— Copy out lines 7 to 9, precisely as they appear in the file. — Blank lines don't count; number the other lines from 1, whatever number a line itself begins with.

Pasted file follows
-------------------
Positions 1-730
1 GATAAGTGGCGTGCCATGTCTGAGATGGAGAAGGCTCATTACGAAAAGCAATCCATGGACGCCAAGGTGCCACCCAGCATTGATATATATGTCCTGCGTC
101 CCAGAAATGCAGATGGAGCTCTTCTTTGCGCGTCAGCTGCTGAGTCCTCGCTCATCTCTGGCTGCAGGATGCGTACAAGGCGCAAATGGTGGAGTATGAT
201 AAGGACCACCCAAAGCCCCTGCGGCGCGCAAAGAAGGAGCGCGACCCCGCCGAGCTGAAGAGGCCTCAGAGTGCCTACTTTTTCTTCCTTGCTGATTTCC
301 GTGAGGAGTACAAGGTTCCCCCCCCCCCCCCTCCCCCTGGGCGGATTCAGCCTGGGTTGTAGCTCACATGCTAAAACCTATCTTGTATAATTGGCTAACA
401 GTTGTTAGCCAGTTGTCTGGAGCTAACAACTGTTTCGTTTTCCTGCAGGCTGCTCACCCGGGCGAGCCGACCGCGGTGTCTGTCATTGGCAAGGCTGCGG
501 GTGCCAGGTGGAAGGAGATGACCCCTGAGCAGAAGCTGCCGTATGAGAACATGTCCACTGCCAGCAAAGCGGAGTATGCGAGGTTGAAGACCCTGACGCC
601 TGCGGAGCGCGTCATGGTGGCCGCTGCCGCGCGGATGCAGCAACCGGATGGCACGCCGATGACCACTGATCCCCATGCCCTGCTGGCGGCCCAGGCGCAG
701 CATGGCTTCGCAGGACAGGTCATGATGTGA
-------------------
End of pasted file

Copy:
501 GTGCCAGGTGGAAGGAGATGACCCCTGAGCAGAAGCTGCCGTATGAGAACATGTCCACTGCCAGCAAAGCGGAGTATGCGAGGTTGAAGACCCTGACGCC
601 TGCGGAGCGCGTCATGGTGGCCGCTGCCGCGCGGATGCAGCAACCGGATGGCACGCCGATGACCACTGATCCCCATGCCCTGCTGGCGGCCCAGGCGCAG
701 CATGGCTTCGCAGGACAGGTCATGATGTGA